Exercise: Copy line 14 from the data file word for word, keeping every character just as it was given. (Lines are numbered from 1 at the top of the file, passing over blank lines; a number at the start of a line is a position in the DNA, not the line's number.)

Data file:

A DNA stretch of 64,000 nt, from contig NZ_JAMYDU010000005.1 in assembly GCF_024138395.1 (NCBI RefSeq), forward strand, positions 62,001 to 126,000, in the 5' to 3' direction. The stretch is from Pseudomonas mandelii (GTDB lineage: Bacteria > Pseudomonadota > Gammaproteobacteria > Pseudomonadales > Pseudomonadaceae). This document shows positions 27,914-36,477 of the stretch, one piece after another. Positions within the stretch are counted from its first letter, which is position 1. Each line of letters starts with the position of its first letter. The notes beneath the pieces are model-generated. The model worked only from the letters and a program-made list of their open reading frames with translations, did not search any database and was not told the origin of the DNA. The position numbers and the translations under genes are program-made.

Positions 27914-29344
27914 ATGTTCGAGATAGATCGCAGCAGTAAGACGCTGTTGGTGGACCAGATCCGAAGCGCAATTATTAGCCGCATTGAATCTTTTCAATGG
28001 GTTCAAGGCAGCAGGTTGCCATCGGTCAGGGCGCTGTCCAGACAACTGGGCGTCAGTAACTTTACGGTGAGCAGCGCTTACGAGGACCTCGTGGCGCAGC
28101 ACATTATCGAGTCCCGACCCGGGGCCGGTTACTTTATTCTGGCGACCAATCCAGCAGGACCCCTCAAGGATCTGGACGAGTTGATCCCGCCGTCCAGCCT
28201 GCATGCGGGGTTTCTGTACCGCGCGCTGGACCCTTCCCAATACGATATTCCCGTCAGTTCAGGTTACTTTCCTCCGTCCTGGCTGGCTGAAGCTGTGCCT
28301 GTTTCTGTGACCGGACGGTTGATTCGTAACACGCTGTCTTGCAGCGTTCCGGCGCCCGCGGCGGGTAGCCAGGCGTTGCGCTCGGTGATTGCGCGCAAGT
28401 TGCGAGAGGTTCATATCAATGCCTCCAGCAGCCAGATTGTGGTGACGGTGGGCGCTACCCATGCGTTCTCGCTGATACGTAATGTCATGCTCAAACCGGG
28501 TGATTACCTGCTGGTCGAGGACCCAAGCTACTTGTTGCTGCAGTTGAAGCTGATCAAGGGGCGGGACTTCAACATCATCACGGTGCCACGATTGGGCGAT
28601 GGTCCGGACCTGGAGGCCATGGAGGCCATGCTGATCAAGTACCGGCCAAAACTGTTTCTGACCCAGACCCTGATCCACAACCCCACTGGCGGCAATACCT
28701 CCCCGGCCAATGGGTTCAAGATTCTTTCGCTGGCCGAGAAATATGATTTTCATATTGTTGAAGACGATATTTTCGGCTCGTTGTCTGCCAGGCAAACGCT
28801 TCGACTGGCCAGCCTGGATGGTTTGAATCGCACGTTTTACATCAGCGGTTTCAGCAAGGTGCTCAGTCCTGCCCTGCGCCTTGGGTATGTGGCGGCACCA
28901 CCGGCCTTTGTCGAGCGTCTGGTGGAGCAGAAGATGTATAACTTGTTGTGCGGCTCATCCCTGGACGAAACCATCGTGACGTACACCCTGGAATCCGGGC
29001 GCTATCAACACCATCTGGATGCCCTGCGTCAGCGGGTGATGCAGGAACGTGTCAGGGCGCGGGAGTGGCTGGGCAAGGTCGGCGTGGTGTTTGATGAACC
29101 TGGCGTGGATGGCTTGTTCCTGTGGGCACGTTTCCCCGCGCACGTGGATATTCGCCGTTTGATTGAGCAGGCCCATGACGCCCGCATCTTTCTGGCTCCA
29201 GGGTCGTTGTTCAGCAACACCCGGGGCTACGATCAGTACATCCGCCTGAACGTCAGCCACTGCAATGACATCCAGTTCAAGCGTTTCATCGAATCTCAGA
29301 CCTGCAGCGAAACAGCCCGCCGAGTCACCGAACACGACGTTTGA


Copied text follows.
29001 GCTATCAACACCATCTGGATGCCCTGCGTCAGCGGGTGATGCAGGAACGTGTCAGGGCGCGGGAGTGGCTGGGCAAGGTCGGCGTGGTGTTTGATGAACC